Making room for nature

It seemed like a good idea at the time, but a group of Taipei residents are starting to second-guess their decision to build an eco-friendly park in their borough

By Vico Lee  /  STAFF REPORTER

Sat, Dec 28, 2002 - Page 16

The 5,700 residents of Taipei's Fujin Borough (富錦里) used to feel lucky living next to the 3,000-ping (9,900㎡) Fumin Park(富民公園), with its shady banyan trees that made for cool summer

evenings and its expansive meadow where children could play. In downtown Taipei, these were luxuries.

Then, four years ago, a plan began to take shape that would turn Fumin Park into Fumin Ecological Park (富民生態公園). It was based on a suggestion made by Lee Jin-shing (李進興), a producer of nature programs for local television. The plan went into action after Wang Wen-fu (王文甫), Fujin borough warden, briefed the Taipei City Bureau of Urban Development (都市發展局) on the plan's merits. Granted a budget of NT$30 million, the ecological park was to have a speaker's corner, a small playground, and most importantly, an ecological zone with two ponds and a small marsh to bring a little nature back into the city.

The park's remodelling was the first urban development project in Taipei to have been initiated not by city authorities, but by the residents themselves. The idea was so popular, in fact, that Taipei Mayor Ma Ying-jeou listed the project as one of the 12 major achievement of his first term. And borough residents themselves were so enamored with the idea that they were willing to wait two years -- two years without any park at all -- so that the lengthy redesign could be completed.

Mixed reviews

Many were not happy with the final result. Although some residents approved of it and volunteered to nurse the plants and insects in the ecological zone, others were appalled by what they saw once the final shape of the park became apparent in March. The days leading to the park's official opening on Jan. 1 have seen a heated debate over whether the park's new incarnation is a blessing or a curse for the community.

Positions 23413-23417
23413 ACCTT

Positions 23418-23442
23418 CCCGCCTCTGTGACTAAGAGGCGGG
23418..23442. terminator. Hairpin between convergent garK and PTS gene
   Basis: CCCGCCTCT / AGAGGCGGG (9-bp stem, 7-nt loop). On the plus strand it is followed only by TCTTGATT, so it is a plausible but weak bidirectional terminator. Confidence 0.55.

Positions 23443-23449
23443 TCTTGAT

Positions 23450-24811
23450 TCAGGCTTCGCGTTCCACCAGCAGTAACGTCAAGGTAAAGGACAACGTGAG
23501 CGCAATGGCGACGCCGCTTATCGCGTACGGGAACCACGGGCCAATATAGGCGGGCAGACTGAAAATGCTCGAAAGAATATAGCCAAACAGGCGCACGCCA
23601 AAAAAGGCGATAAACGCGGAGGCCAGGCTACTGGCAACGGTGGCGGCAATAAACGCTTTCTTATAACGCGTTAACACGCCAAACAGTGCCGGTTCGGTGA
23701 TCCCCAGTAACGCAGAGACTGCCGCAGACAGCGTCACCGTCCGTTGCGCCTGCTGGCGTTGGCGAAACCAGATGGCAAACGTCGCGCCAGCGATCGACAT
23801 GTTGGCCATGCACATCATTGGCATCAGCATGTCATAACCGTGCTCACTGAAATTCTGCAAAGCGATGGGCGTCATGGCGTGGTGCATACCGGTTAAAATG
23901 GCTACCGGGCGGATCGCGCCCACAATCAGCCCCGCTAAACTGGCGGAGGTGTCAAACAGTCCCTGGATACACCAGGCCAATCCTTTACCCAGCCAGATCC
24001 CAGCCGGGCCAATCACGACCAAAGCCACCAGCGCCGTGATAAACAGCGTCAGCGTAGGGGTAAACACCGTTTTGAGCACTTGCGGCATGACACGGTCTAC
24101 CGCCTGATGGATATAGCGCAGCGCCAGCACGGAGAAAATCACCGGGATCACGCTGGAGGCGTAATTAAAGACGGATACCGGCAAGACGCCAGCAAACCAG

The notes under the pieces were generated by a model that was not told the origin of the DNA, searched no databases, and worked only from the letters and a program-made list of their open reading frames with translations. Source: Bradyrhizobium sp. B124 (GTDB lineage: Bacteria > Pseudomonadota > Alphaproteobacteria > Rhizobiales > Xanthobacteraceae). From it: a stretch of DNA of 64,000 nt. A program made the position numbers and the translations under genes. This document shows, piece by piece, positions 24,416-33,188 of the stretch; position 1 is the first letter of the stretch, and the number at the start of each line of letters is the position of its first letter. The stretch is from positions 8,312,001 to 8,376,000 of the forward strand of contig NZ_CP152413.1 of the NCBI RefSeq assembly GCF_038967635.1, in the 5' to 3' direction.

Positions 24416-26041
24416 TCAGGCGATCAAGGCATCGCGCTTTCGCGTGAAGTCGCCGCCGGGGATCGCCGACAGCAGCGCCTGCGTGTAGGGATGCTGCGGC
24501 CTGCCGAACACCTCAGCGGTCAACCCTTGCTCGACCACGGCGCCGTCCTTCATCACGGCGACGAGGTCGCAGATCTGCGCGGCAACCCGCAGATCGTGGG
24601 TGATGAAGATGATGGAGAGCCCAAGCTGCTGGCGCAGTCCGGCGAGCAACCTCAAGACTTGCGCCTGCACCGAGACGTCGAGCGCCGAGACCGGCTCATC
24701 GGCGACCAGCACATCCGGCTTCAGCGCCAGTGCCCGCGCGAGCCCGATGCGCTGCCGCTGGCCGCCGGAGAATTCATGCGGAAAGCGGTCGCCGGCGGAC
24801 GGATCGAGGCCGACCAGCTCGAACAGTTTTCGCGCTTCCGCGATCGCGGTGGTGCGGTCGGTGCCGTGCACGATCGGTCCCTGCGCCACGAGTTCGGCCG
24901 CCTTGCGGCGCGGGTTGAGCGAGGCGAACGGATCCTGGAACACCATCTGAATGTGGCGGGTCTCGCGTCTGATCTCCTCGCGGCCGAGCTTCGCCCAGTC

The park's ecological zone was made to simulate the marshy areas of the Red Forest (紅樹林) in Taipei County's Guandu Plain Ecological Park (台北縣關渡生態公園). Several species of butterflies, frogs and small fish were introduced into the park along with plants they could eat.

"This was the first ecological park in a heavily urban area. Unlike other [ecological] parks, there were many problems because ours was in the middle of a city. We had to build a natural environment from scratch. But I believe that as long as we provide the environment, the animals will come," Lee said.

The re-construction was not without its problems. "It's the first of its kind. So the government gave us little help because they were as inexperienced as we were. Ecological parks in urban environments are a totally new concept. I hope other communities will follow suit," Wang, who is currently seeking another term as borough warden, said. A photo of the completed park appears on his campaign flyer.

Much of the work to maintain the park is done by the community. Currently there are 67 volunteers who look after its natural areas. And these are still waiting to be trained in the art of ecological maintenance.

Elementary school teacher Wang Mei-yin (王美瑛) is one of the volunteers. Although she lives in another borough, she often takes her students to the new park to watch butterflies. "Now the park is more than a park. It's a botanical garden. Teaching the importance of biological diversity to children in the park is much more effective than teaching them inside classrooms with artificial models," she said.

Although the park received the Urban Planning Landscape award (都市設計景觀大獎) from the Taipei City Government yesterday, a petition signed by more than 200 residents is being reviewed by the Bureau of Public Works' Department of Parks and Street Lights. At the award ceremony yesterday, Peng Shu-lan (彭舒藍), a resident of the apartment building next to the park who launched the petition, led a dozen neighbors in a protest at the city hall to voice their concerns.